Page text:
Keeping up Appearances

A Quiet Life by Natasha Walter

a Quiet lifeThis is the first novel by Walter, who has previously been known for her non-fiction including her book on feminism Living Dolls: The Return of Sexism (2011).

Now she has turned to fiction, and in A Quiet Life, she has based the bare outlines of her story on the life of Melinda Marling, wife of Cambridge spy Donald MacLean. All names have been changed to make it clear that this is a work of fiction, although certain events and people from the historical record naturally appear.

It’s 1939 before the war and, her family having come into some money, young twenty-something Bostonian, Laura Leverett, is to travel across the Atlantic to stay with her aunt and cousin in London.

At an impressionable age, Laura meets many people on the boat over who will crop up throughout her life. There’s fading film star Amy, American journalist Joe, and Florence.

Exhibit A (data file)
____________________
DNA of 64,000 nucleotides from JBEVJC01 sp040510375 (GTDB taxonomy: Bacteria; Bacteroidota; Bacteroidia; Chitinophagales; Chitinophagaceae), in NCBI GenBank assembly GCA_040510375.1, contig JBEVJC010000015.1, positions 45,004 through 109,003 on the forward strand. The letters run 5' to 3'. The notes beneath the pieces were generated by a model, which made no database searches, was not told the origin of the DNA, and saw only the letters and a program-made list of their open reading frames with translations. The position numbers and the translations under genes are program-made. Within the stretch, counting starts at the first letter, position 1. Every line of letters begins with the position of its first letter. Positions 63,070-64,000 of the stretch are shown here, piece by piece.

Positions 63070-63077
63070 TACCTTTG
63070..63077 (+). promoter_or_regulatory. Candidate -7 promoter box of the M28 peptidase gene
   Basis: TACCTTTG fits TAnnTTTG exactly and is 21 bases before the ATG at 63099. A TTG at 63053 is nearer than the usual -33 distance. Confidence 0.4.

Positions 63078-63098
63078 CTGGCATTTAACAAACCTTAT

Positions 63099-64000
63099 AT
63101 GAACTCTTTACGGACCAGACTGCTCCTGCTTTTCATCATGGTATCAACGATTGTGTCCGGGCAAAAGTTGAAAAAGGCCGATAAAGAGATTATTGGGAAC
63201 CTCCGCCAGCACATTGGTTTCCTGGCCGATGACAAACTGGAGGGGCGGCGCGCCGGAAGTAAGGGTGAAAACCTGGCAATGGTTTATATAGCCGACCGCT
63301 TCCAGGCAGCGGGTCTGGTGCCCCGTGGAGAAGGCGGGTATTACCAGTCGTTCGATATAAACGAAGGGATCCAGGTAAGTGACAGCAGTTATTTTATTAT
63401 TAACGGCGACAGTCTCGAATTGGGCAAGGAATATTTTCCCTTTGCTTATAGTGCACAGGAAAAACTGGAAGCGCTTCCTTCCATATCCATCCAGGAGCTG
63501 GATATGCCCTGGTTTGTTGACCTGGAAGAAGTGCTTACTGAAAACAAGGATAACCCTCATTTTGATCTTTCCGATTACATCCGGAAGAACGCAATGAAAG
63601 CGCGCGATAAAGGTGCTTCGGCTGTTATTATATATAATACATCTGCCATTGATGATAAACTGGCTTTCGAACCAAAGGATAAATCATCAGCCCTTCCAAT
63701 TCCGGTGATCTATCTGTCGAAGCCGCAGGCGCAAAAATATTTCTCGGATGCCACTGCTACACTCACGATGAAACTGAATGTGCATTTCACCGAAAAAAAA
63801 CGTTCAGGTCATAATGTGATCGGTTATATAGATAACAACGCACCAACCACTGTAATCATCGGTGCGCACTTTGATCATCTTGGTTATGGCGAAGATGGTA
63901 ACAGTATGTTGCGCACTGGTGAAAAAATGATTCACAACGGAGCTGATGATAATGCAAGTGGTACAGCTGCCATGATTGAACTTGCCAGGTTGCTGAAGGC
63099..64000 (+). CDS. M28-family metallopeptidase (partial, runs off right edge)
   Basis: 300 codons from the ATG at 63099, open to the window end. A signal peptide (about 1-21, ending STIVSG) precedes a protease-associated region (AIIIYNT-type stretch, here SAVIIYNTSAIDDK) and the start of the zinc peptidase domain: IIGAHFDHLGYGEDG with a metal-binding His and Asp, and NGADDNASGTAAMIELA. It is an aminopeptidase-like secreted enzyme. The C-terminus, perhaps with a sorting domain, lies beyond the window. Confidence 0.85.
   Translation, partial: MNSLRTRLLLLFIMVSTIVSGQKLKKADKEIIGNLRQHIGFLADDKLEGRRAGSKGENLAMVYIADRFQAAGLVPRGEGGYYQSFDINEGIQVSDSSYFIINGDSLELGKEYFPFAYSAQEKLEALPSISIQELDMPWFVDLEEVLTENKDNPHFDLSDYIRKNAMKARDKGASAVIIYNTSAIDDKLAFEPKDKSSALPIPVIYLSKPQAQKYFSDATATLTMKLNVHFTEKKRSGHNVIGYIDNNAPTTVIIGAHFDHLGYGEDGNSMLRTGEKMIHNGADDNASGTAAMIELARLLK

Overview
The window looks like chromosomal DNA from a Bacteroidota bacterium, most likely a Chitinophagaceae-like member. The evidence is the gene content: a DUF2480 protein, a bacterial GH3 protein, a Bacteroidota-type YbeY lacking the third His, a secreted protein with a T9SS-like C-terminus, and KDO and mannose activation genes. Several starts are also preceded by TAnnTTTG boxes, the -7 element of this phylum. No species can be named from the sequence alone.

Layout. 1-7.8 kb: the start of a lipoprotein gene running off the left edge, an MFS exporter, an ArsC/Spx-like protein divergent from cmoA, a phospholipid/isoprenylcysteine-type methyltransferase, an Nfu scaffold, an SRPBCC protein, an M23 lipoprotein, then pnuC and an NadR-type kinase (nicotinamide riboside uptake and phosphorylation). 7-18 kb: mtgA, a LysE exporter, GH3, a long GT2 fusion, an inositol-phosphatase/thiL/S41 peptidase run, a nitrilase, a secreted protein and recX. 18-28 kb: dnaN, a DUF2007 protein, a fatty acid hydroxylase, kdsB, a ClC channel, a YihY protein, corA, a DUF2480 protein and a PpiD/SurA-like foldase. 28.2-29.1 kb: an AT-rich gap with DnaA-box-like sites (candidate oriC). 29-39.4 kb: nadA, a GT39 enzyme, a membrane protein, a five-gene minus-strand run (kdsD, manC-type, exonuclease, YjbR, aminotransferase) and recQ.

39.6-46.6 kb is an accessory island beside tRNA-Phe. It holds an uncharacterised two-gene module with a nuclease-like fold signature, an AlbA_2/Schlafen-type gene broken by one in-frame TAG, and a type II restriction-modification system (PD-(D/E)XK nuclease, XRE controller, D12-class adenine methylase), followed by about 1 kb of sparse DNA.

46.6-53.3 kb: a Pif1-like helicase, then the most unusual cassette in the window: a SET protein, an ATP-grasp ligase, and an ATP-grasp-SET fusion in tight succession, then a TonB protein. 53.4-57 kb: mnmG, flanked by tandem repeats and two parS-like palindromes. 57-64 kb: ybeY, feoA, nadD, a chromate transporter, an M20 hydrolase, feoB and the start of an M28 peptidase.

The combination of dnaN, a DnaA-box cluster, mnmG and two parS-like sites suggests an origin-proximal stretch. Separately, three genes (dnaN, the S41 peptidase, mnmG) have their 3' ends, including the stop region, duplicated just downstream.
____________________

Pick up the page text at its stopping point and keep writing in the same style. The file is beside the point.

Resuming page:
Florence is edgy, an ardent Communist, and Laura becomes besotted with her and her way of looking at life although it is clear to us that Florence is recruiting rather than befriending Laura. Once in London, Laura stays in touch, attending a few meetings, reading a few pamphlets, when she can escape from her aunt’s stifling house.

Then she meets Edward at a party; they have a slightly strange conversation – one of those state of the nation ones:

‘The time is out of joint,’ he said as if in elaboration of his last point, and though Laura could not catch his exact meaning, she caught, or thought she did, the thought behind his words.

‘Not for everyone, though,’ she said, and a great rush of feeling ran through her as she thought of how Florence and her friends saw opportunity even in the danger, the possibility of remaking the world in these forces sweeping over Europe. ‘Not if they see the struggle on two fronts, what it means for all of us.’ The words seemed to have risen through her, and she was not aware until she had spoken them how odd they might sound in that dimly glittering room.